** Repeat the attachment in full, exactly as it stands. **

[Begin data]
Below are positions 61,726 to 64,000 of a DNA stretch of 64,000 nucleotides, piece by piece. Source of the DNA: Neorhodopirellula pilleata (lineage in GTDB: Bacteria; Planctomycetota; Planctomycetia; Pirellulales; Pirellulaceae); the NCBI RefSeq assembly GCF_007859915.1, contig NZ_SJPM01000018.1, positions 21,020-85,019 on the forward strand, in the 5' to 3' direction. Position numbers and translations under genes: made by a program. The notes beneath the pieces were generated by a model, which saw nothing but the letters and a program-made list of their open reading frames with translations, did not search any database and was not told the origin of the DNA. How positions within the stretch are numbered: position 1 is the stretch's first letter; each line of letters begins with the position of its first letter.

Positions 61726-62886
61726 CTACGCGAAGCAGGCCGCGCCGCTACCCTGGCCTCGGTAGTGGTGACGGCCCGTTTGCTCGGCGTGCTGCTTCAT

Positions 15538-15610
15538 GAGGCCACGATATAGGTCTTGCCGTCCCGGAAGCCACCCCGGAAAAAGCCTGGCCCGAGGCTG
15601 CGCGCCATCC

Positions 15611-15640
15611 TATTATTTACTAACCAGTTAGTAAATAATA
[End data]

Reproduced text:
Below are positions 61,726 to 64,000 of a DNA stretch of 64,000 nucleotides, piece by piece. Source of the DNA: Neorhodopirellula pilleata (lineage in GTDB: Bacteria; Planctomycetota; Planctomycetia; Pirellulales; Pirellulaceae); the NCBI RefSeq assembly GCF_007859915.1, contig NZ_SJPM01000018.1, positions 21,020-85,019 on the forward strand, in the 5' to 3' direction. Position numbers and translations under genes: made by a program. The notes beneath the pieces were generated by a model, which saw nothing but the letters and a program-made list of their open reading frames with translations, did not search any database and was not told the origin of the DNA. How positions within the stretch are numbered: position 1 is the stretch's first letter; each line of letters begins with the position of its first letter.

Positions 61726-62886
61726 CTACGCGAAGCAGGCCGCGCCGCTACCCTGGCCTCGGTAGTGGTGACGGCCCGTTTGCTCGGCGTGCTGCTTCAT

Positions 15538-15610
15538 GAGGCCACGATATAGGTCTTGCCGTCCCGGAAGCCACCCCGGAAAAAGCCTGGCCCGAGGCTG
15601 CGCGCCATCC

Positions 15611-15640
15611 TATTATTTACTAACCAGTTAGTAAATAATA